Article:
Rules for a public restroom

Lock the Door!
Edited, Photo by Koocheekoo

I realize that not everyone thinks the same way, but I’ve decided that I need to share some basic rules for using a public restroom. If nothing else, this will keep me from yelling at some random person in real life.

Rules to follow

1. Lock the Door! If you are using one of the stalls in the employee restroom in a building with 100+ employees, then it’s your responsibility to lock the door. I am not going to knock. Expecting me to knock is ridiculous. And getting mad at me because I saw your naked backside because I didn’t knock is stupid. It’s your fault.

If you consistently refuse to lock the door, and have the repeated experience of flashing some poor unsuspecting coworkers (namely me), I have to infer that you are a closet flasher and want to inflict your nakedness on others. Get help.

2. Don’t pollute the air! There are some smells that are unavoidable, and I’m leaving that conversation untouched. However, if you absolutely cannot go through the day without spritzing yourself with your favorite perfume or scent several times a day, do not do it in the shared/public bathroom. Despite how much you like it, the rest of us are choking on the smell for the next few hours. That’s just inconsiderate.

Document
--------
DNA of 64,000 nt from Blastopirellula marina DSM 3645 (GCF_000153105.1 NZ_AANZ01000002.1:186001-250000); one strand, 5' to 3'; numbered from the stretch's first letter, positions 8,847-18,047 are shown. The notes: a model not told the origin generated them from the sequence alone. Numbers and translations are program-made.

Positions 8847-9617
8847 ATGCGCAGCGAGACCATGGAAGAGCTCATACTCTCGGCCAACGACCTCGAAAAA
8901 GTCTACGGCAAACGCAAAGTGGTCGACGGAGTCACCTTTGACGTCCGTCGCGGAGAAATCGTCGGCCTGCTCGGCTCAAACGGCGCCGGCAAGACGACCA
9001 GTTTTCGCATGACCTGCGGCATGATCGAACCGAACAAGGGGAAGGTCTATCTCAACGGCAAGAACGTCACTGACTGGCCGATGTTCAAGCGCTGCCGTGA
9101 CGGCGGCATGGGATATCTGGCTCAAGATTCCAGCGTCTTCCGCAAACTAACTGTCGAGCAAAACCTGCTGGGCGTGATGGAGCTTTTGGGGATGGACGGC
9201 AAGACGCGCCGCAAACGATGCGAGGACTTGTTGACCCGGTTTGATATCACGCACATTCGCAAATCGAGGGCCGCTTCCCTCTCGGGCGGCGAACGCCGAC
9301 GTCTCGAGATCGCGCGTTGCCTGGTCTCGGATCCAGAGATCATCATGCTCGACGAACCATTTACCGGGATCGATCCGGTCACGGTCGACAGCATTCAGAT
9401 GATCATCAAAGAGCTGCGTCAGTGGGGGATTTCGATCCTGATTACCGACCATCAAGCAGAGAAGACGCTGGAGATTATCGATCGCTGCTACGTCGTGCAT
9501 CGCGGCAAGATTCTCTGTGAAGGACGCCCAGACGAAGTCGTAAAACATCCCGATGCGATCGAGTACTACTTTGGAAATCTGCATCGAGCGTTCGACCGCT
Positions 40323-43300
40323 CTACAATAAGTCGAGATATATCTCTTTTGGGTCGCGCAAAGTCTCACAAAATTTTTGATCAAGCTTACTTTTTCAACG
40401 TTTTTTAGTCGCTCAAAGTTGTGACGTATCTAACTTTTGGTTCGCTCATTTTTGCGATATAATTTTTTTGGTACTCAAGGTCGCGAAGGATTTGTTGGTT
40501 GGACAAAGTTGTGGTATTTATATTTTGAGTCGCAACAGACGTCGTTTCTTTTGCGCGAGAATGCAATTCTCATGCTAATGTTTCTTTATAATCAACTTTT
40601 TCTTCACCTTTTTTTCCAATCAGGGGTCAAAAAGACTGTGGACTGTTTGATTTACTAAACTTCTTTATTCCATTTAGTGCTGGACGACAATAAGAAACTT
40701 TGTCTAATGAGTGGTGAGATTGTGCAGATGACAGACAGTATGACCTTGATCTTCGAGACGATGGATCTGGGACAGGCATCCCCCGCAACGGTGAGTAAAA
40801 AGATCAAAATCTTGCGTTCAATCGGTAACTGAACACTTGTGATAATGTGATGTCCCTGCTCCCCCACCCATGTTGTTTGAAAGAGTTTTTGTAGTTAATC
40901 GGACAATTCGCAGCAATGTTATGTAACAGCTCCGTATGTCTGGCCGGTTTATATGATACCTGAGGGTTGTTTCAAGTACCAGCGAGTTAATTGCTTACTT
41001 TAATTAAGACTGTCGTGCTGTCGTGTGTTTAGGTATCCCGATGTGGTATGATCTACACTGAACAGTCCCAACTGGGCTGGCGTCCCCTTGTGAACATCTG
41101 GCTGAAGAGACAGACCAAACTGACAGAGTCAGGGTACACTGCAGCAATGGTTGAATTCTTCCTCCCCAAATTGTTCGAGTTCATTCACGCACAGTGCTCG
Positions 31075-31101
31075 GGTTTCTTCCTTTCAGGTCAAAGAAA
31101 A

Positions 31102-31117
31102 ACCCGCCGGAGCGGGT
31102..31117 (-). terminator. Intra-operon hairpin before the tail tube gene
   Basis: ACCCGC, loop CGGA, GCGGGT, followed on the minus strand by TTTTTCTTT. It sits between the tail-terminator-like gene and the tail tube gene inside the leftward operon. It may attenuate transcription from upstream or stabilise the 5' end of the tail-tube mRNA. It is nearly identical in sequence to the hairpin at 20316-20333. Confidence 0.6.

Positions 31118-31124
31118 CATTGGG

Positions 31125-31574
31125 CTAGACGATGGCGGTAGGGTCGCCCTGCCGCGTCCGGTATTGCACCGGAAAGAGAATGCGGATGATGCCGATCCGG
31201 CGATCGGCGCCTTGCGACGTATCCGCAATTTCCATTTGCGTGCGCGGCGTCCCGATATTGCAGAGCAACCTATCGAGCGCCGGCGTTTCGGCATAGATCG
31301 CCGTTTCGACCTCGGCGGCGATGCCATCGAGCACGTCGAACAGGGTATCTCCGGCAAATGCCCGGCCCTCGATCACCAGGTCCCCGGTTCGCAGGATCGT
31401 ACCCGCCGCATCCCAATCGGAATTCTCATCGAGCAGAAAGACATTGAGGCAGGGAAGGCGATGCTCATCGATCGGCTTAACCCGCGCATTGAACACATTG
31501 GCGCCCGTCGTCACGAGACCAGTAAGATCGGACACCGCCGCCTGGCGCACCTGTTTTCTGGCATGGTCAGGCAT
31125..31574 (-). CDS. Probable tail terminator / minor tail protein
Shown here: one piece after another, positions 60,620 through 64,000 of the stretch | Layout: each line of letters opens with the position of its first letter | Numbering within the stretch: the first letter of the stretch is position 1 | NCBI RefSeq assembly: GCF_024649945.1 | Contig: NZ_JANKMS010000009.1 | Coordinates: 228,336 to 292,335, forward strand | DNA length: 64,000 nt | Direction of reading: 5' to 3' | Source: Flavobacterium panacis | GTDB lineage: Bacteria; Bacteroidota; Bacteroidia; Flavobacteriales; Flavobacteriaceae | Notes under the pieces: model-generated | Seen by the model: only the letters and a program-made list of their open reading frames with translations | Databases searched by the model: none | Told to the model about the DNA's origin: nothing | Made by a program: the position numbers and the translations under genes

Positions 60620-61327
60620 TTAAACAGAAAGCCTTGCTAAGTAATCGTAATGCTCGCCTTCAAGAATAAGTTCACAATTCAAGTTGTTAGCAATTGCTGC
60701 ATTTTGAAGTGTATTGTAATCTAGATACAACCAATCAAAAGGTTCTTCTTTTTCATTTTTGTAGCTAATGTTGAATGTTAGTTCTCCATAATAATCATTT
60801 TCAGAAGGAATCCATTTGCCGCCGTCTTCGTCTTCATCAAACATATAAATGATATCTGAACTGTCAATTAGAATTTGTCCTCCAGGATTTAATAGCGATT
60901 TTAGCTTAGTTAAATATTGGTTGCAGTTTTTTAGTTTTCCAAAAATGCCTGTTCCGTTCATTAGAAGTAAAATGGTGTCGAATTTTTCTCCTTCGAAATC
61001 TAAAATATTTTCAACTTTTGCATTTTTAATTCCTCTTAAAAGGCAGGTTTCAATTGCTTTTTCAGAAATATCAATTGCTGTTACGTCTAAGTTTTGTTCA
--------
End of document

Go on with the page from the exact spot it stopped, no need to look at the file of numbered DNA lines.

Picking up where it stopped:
3. Despite the name, it’s not a BATHroom. I applaud your desire to use your lunch hour to power walk. That’s great. It’s wonderful that you are taking that time to improve your health. But, and here’s the truth, you cannot use the bathroom as your “in lieu of shower” location. Do not give yourself a spongebath using one of the few sinks available to the rest of us. And, I implore you, do not do this in full view of everyone else. Have some modesty, or at least some respect for the public area.

4. Clean up after yourself. And, last but not least, do not leave presents on the seat. I’m not quite sure about the acrobatics it takes to leave that level of… evidence of your presence every time your visit the bathroom. What I do know is that you leaving it there is gross. And, since (theoretically) you’re an adult, I have to assume it’s on purpose.

Also, if you’re going to run the water and wash your hands in such a way that the entire counter is left wet, then you are expected to clean it up. Yes, we do have custodians who come in to clean the room a few times a day. However, it’s not likely they’re going to get to it before the next person in line tries to wash her hands without endingup with water (and soap) all over her clothes because you were too lazy to watch where you were dripping.

I’m sure there are other rules, but these are the ones I needed to share today.

And thus endeth the public service announcement.

Author: Paloma Cruz

Find out more about Paloma Cruz through the About page. Connect with her on Twitter (www.twitter.com/palomacruz) and (Facebook).

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